How To Save Money Traveling In Costa Rica: Part 1, The Basics

maryclarkrardinfeaturedimage

Featured Author: Mary Clark Rardin (visit the Mary C. Writes Blog)

marycwrites1

If you haven’t been to Costa Rica yet, this bio-diverse paradise better be on your bucket list. If you’re a repeat visitor, you know just how addicting this country can be. And you’ve probably realized traveling here isn’t as cheap as many initially think. The great thing about Costa Rica is you can soak it all up as a budget traveler or live it up in luxury resorts. Since I’m more into exploring the natural side of the rich coast, I’ve taught myself a few money saving tricks along the way. Some I learned the hard way but you don’t have to! Whether you’re here for a week long vacation, months of volunteering or perhaps long term, the following advice is sure to keep your wallet fat and your heart content.

  • TRAVEL DURING THE GREEN SEASON. Some folks call it the rainy season but green better describes just how beautiful this country becomes when the clouds open up. The green season generally lasts from May to November. You can expect showers in the afternoon, ranging from pelo de gato (sprinkling rain) to aguacero (downpours). The idea of a little rain scares some travelers so the tourism industry does everything they can to get you down here in these “off months.” Hotels are cheaper by as much as 50%. Tour guides may offer special rates and places are less crowded.*  I recommend September and October only to Costa Rica veterans or adventure lovers. Things can get pretty wet! Try heading to the Caribbean cost if you must plan your vacation in those two months.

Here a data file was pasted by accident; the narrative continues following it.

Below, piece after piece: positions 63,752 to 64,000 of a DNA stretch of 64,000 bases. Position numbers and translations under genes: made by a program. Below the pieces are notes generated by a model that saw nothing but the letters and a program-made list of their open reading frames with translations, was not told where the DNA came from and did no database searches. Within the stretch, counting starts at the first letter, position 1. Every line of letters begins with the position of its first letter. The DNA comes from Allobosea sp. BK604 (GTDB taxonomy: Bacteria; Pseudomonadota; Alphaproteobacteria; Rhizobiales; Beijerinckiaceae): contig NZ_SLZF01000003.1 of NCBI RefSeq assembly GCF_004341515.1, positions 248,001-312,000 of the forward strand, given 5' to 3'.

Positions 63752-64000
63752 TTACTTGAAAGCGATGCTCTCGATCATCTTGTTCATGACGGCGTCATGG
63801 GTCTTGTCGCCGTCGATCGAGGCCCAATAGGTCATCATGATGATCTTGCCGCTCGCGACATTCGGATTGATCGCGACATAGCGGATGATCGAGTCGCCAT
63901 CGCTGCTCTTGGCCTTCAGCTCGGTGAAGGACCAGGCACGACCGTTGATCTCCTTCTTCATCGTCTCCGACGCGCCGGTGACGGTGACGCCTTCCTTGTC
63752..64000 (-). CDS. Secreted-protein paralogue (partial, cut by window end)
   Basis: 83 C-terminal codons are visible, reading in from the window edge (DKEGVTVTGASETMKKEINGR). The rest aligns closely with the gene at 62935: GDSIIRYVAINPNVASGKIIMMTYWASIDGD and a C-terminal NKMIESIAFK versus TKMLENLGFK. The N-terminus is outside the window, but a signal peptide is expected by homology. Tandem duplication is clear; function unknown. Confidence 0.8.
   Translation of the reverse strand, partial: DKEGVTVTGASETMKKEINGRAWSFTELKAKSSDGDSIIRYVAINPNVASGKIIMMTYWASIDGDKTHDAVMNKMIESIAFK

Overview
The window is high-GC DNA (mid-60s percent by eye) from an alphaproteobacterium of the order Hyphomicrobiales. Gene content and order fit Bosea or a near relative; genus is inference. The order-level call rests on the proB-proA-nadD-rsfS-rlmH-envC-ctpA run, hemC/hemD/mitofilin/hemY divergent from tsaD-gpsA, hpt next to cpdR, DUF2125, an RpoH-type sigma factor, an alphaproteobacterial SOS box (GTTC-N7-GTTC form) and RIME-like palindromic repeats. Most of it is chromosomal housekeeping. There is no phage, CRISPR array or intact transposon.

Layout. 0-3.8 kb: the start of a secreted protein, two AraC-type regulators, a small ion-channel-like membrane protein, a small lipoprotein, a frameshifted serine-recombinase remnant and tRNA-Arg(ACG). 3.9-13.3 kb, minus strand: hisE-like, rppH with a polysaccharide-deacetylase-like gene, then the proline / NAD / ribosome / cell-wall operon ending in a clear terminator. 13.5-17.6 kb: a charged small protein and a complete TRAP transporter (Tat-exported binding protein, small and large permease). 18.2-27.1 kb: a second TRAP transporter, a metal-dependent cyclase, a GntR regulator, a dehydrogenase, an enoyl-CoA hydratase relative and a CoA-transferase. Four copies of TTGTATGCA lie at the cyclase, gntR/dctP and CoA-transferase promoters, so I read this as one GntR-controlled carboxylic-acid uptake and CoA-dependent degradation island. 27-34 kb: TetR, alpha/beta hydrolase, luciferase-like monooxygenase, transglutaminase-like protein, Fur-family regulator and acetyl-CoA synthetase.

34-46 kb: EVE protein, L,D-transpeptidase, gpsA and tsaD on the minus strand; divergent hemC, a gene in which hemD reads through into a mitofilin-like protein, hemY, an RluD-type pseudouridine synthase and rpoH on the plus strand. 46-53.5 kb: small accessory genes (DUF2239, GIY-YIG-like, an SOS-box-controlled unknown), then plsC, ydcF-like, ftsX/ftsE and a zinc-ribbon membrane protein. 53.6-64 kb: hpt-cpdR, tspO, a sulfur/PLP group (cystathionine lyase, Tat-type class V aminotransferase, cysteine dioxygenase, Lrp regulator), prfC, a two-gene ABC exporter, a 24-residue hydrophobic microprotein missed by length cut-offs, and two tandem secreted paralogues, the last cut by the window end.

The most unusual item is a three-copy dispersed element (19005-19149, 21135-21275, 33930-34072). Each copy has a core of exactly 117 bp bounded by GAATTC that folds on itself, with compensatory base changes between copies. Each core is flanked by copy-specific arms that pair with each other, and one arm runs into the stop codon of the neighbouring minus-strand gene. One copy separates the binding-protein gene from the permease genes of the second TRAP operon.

• TAKE THE BUS. I’ve seen a couple travel books say to avoid Costa Rica buses, that they’re dangerous and hard to navigate. No way! For people without a ton of luggage or money to burn, buses can save you tenfold. I recently took a bus from Manuel Antonio to San Jose for about $8. A taxi driver offered something like $120 to bring myself and 2 other people to Chepe (that’s San Jose’s nickname, remember it). While the taxi ride would have been a bit faster and more comfortable, the price difference was not worth it! For that amount of money, you could spend a couple extra days at the beach. I recommend the site the bus schedule to see time tables. You can always ask your hotel for information as well or hit up tripadvisor.
  • THAT BRINGS ME TO: ASK QUESTIONS. You’re in a foreign country. Even if your Spanish is great, you don’t know everything. Costa Ricans, generally, like to help and take pride in their country. Showing a little humility will go a long way. Just remember when it comes to directions, it’s best to ask a few people to get a consensus. Or try the walk a block and ask again approach. Many Ticos don’t like to tell you no, fearing they will come across unhelpful.